IPv6 Address Types


What Are The Types of IPv6 Addresses?

Like IPv4, there are different IPv6 Address Types also in IPv6 world. Here, we will focus on these IPv6 addresses and we will learn the details of these IPv6 address types. Like IPv4, In IPv6 world, some of the concepts like reserved, public and private addresses will still remain. But with some differences.  Let’s see all these address types one by one.


Mainly, there are four IPv6 Address Types. These address types are given below:

  • Special IPv6 Addresses
  • IPv6 Unicast Addresses
  • IPv6 Multicast Addresses
  • IPv6 Anycast Addresses


You can also learn Cisco IPv6 Configuration With Packete Tracer


IPv6 Special Addresses are the addresses which are used for different purposes. We have such IP addresses for IPv4 too.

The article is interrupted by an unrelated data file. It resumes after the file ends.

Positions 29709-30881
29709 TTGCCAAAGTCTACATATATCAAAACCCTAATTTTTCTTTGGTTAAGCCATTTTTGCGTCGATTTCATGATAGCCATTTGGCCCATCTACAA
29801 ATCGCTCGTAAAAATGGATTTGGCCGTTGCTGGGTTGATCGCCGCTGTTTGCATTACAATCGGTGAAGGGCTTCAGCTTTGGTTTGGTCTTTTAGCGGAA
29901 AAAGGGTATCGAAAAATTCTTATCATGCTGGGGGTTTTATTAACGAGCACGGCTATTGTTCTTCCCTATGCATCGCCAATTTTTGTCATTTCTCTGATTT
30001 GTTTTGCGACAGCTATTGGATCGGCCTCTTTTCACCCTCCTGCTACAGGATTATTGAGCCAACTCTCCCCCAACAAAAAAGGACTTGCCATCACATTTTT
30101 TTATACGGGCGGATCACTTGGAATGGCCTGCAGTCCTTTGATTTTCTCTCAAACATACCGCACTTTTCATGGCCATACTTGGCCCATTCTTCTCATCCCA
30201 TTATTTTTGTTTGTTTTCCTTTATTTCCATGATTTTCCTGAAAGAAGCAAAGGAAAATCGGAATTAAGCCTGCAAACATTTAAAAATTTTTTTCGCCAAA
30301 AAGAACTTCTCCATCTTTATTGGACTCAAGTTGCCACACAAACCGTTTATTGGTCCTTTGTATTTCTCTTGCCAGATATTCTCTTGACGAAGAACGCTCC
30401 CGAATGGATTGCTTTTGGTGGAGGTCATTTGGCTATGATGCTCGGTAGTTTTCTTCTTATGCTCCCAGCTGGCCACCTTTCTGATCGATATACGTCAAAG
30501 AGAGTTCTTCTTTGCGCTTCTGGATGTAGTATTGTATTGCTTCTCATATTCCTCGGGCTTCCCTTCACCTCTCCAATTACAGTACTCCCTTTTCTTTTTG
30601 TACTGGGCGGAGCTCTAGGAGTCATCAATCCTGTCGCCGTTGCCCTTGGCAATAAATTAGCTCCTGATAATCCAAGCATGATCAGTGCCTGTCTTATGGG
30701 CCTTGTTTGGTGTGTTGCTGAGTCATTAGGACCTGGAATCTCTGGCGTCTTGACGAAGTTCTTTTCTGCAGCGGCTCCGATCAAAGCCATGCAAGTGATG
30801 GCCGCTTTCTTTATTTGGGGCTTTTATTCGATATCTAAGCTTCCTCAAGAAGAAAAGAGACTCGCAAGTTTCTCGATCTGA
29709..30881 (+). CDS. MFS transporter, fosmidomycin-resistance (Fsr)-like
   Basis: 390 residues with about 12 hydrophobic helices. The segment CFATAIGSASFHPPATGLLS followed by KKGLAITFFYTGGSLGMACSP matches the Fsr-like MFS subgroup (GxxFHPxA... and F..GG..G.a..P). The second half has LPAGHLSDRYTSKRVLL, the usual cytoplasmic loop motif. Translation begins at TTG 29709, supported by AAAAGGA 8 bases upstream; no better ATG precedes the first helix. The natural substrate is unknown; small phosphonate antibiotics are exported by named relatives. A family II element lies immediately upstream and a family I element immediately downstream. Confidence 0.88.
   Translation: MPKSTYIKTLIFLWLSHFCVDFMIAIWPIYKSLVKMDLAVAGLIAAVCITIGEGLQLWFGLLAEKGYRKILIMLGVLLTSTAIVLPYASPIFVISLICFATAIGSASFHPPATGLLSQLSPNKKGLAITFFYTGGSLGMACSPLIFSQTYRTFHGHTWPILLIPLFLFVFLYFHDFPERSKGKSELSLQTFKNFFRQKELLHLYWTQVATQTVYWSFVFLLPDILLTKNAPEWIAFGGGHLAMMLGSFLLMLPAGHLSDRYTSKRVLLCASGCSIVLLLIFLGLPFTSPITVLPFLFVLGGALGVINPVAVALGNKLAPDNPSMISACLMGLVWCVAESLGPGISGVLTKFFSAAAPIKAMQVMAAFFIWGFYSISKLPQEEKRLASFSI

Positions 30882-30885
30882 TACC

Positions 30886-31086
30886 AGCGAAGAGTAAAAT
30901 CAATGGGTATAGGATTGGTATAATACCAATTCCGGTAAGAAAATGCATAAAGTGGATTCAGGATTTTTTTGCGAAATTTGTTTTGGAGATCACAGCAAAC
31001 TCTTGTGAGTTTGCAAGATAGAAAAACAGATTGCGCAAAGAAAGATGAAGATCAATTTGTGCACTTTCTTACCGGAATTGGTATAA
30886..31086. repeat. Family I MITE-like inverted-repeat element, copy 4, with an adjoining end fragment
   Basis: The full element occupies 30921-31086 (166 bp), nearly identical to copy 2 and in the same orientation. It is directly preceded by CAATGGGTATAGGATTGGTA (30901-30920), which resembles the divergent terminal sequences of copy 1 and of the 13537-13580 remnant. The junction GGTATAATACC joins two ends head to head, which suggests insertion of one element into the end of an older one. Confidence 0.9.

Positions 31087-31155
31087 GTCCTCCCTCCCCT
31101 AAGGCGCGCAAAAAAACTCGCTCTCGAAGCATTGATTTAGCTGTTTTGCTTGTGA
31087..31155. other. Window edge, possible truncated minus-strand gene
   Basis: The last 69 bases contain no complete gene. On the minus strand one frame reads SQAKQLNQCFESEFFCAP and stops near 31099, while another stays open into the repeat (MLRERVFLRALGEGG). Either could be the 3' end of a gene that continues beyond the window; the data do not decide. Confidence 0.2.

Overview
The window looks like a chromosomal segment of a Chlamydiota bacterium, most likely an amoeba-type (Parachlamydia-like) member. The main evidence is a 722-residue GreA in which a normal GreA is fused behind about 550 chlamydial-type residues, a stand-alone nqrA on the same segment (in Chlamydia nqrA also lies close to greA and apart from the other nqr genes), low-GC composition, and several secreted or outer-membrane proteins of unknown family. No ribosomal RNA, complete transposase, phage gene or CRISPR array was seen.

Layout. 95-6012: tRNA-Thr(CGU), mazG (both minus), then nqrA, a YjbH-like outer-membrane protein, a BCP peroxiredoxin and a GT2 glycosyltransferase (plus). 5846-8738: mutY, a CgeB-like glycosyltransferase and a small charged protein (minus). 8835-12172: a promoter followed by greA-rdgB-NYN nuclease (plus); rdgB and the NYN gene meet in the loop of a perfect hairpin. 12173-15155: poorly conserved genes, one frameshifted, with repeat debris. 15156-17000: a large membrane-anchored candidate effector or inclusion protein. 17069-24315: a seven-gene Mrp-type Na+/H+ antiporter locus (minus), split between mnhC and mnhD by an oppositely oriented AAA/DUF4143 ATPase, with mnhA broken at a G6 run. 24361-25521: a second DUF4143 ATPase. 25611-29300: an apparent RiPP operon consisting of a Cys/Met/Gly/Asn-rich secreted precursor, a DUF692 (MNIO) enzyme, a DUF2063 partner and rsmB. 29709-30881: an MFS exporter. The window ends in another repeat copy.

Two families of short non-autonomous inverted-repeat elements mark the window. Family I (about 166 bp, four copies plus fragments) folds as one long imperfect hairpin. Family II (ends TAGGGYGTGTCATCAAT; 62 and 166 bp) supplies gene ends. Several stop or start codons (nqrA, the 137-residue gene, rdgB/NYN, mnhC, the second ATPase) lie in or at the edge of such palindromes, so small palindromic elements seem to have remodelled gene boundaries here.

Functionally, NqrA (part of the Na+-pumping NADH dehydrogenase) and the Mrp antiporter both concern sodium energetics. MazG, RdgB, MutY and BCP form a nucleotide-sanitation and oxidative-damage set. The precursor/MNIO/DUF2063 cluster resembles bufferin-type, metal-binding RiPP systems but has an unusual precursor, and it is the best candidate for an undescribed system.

IPv6 Unicast Addresses are single node or single interface ip addresses. When we send a traffic to a unicast address, this traffic is sent only to that node or interface. In IPv6 world, we have three different IPv6 Unicast Addresses.


IPv6 Multicast Addresses are IPv6 addresses which identify a group of interface or nodes. When we send a traffic to a multicast address, this traffic is sent to that group.


IPv6 Anycast Addresses is the new additional ip address type in IPv6 world. When we send a traffic to an anycast address, this traffic is sent to the nearest interface which is configured with the same anycast ip address.


By the way, there is no broadcast address in IPv6 world. As you remember, we were using IPv4 broadcast addresses.


Now, let’s explain these IPv6 Address Types detailly.

You can also check the other lessons in Full IPv6 Course!

Special IPv6 Addresses

Like IPv4, there are some special addresses in IPv6 world too. You will remember some of these special IPv6 addresses also from IPv4. So, what are these IPv6 special addresses? These addresses and their definitions are given below: